Korwin: The founding fathers were specific in using "natural born citizen" in the Constitution. That means something.
Can just anyone be elected president of the United States?
No, of course not. Foreigners, for example, are not eligible.
The Constitution spells out the standards in Article II, Section 1: “No Person except a natural born Citizen, or a Citizen of the United States, at the time of the Adoption of this Constitution, shall be eligible to the Office of President.”
MY TURN: Yes, Cruz is eligible to be president
Words mean something
Article II distinguishes between "citizens" and "natural born Citizens." Although the Founding Fathers used language with extreme care, this is now raising a ruckus over who is eligible.
The answer, fortunately, is in the historical record. It’s not a logic problem, or a legal matter for courts as some people suggest.
At the time of America’s founding, Benjamin Franklin obtained three copies of "Law of Nations" by Emer de Vattel. A record of the acquisition still exists. It was the preeminent guide on the subject. Franklin brought one to the Constitutional Convention in Philadelphia for delegates to use, which they did.
From the record: “I am much obliged by the kind present you have made us of your edition of Vattel. It came to us in good season, when the circumstances of a rising state make it necessary to frequently consult the law of nations. Accordingly that copy, which I kept, has been continually in the hands of the members of our Congress, now sitting …” A letter from Benjamin Franklin to Charles Dumas on Dec., 9, 1775.
This book defines “natural born citizen” as a person born in a country, both of whose parents are citizens of the country at the time of birth. It was a clear three-part requirement: two citizen parents and native birth.
It allows for no foreign birth (jus soli) or parentage (jus sanguinis) in a person who is a natural born citizen. It’s distinct from ordinary citizenship. Article II recognizes the distinction, and includes exceptions for people alive “at the time of the Adoption,” since before the Constitution’s adoption everyone was a foreign subject.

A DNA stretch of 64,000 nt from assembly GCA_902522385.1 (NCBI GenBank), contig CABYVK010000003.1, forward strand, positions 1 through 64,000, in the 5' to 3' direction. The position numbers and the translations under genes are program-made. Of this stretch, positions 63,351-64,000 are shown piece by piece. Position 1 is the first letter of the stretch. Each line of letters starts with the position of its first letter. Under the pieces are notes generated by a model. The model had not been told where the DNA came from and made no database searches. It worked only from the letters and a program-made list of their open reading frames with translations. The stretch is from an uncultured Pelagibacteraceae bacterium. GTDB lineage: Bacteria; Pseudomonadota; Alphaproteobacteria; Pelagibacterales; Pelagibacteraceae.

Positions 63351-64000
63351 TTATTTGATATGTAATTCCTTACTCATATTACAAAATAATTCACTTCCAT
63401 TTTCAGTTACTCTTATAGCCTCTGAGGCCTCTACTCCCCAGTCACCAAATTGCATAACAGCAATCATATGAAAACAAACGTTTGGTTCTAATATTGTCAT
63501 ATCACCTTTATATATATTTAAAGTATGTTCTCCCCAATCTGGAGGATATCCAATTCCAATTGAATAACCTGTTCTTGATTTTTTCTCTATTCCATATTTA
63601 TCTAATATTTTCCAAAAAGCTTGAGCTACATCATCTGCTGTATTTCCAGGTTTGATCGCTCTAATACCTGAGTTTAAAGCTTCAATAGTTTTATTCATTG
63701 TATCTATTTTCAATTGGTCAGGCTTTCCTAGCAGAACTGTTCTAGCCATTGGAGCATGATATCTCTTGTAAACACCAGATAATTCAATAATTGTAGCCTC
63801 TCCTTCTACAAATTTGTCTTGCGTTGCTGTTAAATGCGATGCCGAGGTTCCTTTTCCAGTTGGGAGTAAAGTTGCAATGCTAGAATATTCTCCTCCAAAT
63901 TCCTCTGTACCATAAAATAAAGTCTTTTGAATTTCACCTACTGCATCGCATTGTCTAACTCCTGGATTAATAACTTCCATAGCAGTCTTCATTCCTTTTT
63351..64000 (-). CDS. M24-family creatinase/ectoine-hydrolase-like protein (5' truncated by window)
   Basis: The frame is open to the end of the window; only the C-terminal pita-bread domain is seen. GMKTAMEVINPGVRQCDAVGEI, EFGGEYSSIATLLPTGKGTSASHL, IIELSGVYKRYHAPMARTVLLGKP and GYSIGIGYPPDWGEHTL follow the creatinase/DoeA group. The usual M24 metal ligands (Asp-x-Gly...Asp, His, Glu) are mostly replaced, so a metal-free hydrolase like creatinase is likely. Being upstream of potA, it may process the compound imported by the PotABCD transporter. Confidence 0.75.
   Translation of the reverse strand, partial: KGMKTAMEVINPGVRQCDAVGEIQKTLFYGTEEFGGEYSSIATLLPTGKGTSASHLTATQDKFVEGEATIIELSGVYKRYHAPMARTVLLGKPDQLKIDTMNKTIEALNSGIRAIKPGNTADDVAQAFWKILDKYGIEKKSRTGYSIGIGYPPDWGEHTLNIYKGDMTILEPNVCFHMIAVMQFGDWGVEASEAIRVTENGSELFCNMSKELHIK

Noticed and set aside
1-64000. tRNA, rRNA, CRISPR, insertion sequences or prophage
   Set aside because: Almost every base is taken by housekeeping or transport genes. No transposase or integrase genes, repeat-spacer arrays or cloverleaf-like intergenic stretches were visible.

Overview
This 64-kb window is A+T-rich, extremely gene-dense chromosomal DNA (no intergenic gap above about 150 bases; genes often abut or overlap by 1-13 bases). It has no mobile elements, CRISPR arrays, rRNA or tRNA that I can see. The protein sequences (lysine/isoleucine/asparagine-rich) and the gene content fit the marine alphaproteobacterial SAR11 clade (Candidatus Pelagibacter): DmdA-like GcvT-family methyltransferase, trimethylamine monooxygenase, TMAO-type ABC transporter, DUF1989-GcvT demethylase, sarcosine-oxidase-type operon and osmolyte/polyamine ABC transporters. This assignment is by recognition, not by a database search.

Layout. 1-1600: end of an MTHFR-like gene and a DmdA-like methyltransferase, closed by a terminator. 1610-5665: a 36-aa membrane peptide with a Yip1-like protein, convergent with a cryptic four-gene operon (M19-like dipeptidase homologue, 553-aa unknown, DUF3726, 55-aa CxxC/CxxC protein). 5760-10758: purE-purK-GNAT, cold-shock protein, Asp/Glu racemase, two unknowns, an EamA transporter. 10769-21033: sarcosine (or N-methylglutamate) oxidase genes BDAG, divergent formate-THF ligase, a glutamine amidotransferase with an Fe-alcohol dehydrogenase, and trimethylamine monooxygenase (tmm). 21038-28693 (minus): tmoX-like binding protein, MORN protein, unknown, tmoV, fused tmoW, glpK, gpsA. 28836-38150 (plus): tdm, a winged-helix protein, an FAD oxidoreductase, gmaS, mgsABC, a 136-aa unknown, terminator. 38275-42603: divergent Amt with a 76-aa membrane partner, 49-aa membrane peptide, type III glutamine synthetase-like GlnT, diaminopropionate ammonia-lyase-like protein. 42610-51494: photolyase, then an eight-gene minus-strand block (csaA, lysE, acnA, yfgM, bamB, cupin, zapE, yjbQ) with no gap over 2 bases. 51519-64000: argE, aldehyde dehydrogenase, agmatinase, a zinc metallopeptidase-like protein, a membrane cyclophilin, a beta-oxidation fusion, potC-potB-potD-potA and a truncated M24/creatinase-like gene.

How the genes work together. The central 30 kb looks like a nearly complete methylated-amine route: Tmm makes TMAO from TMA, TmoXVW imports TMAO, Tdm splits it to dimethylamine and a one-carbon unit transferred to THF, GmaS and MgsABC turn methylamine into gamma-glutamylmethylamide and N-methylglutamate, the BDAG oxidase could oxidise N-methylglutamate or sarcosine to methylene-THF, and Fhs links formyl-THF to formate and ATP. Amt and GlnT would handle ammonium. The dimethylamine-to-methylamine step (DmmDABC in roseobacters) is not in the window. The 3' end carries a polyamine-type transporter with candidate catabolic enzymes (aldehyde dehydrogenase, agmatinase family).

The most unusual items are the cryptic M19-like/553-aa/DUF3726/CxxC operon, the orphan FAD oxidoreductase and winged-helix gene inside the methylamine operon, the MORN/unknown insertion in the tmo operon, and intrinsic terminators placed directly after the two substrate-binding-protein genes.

From the record: “The citizens are the members of the civil society: bound to this society by certain duties, and subject to its authority, they equally participate in its advantages. The natives, or natural-born citizens, are those born in the country, of parents who are citizens.” Excerpt from Vattel’s “Law of Nations.”
John Jay, who became our first Supreme Court chief justice, sent George Washington a letter confirming that the only way to ensure the U.S. presidency remains free of what today we’d call “foreign entanglements” was to limit eligibility to natural-born citizens.
Washington replied, thanking him for the advice. In editing the final version of the Constitution, the framers changed Article II from "citizen" to "natural born Citizen." Records of all this exist.
From the record: “Permit me to hint, whether it would not be wise & seasonable to provide a strong check to the admission of Foreigners into the administration of our national Government; and to declare expressly that the Command in chief of the American army shall not be given to, nor devolve on, any but a natural born Citizen,” John Jay wrote to George Washington on July 25, 1787.
There, in a nutshell, is the entire situation.
The meaning is clear
The idea that a court must speak because the Founders didn’t define the term is nonsense. It’s the same type of nonsense modern people created to undermine other fundamental elements of our Constitution. The Founders knew exactly what the term meant.
The presidency is the only office in our entire legal structure with this requirement. "Citizen" appears throughout our laws. "Natural born citizen" appears in only one place — as a requirement for the highest office in the land.
How foreign is too foreign? The Founders' proposed pedigree was absolute.